Reinstalled images should be built from a clean hand installed OS load and following the steps in this guide. Dell does not recommend starting from an image built on previous generations of products or other computer systems. These products are not compatible with previous images built or installed on none Latitude E-Family, Mobile Precision or previous Dell products. Page 10 Intel Chipset - Helps Windows control system board components and controllers. Control Point Connection Manager 3.
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You still will need to make the registry change mentioned below. However, because the driver does not have an EV certificate from Microsoft, it will not load if UEFI secure boot is enabled so you must take additional steps.
The easiest way is to apply this registry change: Code: You must reboot your system before the change will take effect. This will allow any signed driver to be loaded, even if it does not have an EV certificate from Microsoft. Once this is taken care of, you can pass one of these options to DellFanCmd to tell it what you would like it to do.
Example: Code: DellFanCmd. You should immediately be able to control the fans with SpeedFan at this point. Code: This will tell the EC to take over fan control again. Note: DellFanCmd. Example: ec-disable-alt The purpose and behavior of the "alternate method" is unknown to me but it might help if you find that the "regular" method does not work.
The projects linked above have reference to it so I kept it in. Edit — One user reports being locked to a low CPU clock speed with the "regular" method, but not with the "alternate" method When you disable EC control of the fans, this appears to stick past reboots unless you go into the BIOS setup and make a change.
To restore everything back to the original state, you must fully shut down the system. What you need to do is decide at which temperature levels you would like the fan to run at which of the three speeds.
Hit "OK" and then fully exit and restart the program. You should now be able to see the current fan level on the main screen, and even adjust the fans by changing the Pwm values on the main screen.
Click "Configure" again. On the "Temperatures" tab, uncheck any temperatures that you are not interested in. Go to the "Fan Control" tab and check the box for "Advanced fan control". Then, add a fan controller. You will want one fan controller for each fan and you can name them appropriately. I first set this up on the Precision M, which has one fan clearly intended to be the CPU fan and the other clearly intended to be the GPU fan, so I named the controllers accordingly.
For each controller, make sure to check the "Controlled speed" box or it will do nothing and then select which fan you would like it to control from the drop-down. Then you can "Add" temperature sensors and specify how you want the fan to behave for each one.
With "MAX of speeds", if any of the thresholds that you set trigger, then it will run the fans at that level. So, the fan curves look like this: You could do this with a single curve but it is hard to be precise with the temperatures that way.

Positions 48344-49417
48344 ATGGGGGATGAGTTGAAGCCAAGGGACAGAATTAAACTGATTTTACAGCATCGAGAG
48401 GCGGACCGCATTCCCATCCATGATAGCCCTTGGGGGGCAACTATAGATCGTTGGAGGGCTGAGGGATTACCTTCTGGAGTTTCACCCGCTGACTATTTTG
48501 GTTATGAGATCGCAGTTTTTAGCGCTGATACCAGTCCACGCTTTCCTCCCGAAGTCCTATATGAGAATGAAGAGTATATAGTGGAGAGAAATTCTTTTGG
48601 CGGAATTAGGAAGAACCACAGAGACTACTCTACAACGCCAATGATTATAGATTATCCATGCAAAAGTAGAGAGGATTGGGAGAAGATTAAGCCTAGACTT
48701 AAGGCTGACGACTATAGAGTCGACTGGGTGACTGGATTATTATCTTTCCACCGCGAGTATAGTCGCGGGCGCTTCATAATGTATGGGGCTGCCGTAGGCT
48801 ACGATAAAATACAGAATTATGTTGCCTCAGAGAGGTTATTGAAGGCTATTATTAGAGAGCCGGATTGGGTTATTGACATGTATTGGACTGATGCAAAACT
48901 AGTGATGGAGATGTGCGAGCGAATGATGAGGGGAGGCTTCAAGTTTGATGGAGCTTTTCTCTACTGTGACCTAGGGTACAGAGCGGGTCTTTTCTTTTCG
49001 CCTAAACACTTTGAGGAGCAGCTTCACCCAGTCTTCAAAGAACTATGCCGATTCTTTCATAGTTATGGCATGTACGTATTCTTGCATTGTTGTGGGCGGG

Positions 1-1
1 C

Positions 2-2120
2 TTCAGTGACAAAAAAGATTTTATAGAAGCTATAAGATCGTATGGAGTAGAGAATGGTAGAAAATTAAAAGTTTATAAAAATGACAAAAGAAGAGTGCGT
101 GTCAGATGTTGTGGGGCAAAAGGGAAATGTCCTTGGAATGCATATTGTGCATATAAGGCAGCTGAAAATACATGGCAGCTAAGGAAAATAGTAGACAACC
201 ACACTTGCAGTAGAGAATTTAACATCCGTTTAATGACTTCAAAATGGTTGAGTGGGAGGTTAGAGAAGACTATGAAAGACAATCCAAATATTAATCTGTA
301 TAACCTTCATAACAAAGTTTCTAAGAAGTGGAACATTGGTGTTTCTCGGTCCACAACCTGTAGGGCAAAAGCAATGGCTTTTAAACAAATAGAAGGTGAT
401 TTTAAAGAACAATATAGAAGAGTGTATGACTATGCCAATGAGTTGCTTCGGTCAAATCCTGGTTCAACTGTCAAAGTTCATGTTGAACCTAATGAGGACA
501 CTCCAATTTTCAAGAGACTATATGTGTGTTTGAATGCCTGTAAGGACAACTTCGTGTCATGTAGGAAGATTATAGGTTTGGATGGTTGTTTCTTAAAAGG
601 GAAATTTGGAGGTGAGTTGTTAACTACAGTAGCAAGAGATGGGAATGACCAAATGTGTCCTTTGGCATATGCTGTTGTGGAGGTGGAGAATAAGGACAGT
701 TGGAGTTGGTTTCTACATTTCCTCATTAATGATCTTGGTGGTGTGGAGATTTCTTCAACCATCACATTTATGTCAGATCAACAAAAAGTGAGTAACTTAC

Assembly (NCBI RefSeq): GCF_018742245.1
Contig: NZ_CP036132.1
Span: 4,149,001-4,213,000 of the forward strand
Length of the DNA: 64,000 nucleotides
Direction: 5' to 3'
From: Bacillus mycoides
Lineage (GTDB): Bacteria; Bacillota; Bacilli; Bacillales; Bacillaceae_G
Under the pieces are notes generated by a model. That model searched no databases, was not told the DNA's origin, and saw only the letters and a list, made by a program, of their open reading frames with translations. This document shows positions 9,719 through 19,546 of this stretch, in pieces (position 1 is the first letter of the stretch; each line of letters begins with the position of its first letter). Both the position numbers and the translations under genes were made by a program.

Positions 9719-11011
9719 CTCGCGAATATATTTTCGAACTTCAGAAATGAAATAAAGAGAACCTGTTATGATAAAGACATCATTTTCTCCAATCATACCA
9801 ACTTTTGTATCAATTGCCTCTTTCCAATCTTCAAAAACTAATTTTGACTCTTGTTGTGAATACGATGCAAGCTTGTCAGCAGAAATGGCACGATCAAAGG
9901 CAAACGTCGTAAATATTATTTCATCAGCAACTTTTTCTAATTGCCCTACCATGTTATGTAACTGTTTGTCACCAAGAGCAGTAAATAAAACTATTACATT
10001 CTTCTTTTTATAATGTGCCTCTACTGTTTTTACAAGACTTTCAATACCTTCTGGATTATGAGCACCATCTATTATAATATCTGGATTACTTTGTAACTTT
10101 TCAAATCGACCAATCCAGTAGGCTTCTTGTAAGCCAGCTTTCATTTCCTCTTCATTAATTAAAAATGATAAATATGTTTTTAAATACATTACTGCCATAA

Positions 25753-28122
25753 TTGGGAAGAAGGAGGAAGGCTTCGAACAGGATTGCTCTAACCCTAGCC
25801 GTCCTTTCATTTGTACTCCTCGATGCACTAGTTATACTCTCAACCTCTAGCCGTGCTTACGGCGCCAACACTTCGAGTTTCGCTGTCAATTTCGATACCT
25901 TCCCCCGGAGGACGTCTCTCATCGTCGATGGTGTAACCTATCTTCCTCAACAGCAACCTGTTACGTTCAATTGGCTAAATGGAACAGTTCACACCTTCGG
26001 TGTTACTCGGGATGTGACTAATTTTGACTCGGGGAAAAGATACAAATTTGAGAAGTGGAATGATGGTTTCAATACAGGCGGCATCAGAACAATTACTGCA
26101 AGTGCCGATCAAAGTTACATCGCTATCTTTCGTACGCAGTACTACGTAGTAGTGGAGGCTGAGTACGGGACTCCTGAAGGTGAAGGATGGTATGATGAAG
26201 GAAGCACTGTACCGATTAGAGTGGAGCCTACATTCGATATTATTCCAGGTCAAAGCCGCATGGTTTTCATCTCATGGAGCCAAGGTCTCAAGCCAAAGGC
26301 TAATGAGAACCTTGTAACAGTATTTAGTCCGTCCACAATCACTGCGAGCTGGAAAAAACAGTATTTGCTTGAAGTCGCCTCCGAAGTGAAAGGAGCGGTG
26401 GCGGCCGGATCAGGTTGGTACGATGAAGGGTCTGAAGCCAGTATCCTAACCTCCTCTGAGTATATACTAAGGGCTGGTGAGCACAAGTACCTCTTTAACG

Once you have everything set up, you can go back to the main window and check the "Automatic fan speed" checkbox, and SpeedFan should take over fan control according to the options that you have set.
You can make further changes under "Advanced fan control" and they will be applied as soon as you hit "OK". I recommend checking the "Minimize on close" option under the Options tab in "Configure", so that SpeedFan will just run in the tray after you close it and do its job in the background. Automatic integration This is my goal here: When you log into Windows, SpeedFan should fire automatically, and then the EC should be asked to let go of fan control so that SpeedFan can manage it. This should persist for your whole session.
I set up three tasks in Task Scheduler for this. Disable EC fan control at login. I made a task with "At log on" of "specific user" myself. It runs this script. SpeedFan takes over right away. I have SpeedFan configured to start minimized. Note, the "sleep" command is not built in to Windows.
You can get it by installing the Windows Server resource kit. So, I can see the output of DellFanCmd before it automatically disappears. The solution survives sleep but it does not survive hibernate. Disable EC fan upon resume from hibernate. I made a task with "On an event" trigger. It is set to run only if I am already logged in. It just runs: DellFanCmd. Return fan control to the EC upon logout.
The trickiest one. I ended up with this. When setting up scheduled tasks, pay attention to the option that is enabled by default which prevents them from running if the system is on battery power. All tasks need to be set to run with "highest privileges".
That is all.
Samsung HT-E6530 Manuals & User Guides
You still will need to make the registry change mentioned below. However, because the driver does not have an EV certificate from Microsoft, it will not load if UEFI secure boot is enabled so you must take additional steps. The easiest way is to apply this registry change: Code: You must reboot your system before the change will take effect. This will allow any signed driver to be loaded, even if it does not have an EV certificate from Microsoft.
DellFanCmd – Tool to enable manual/custom control of the laptop fans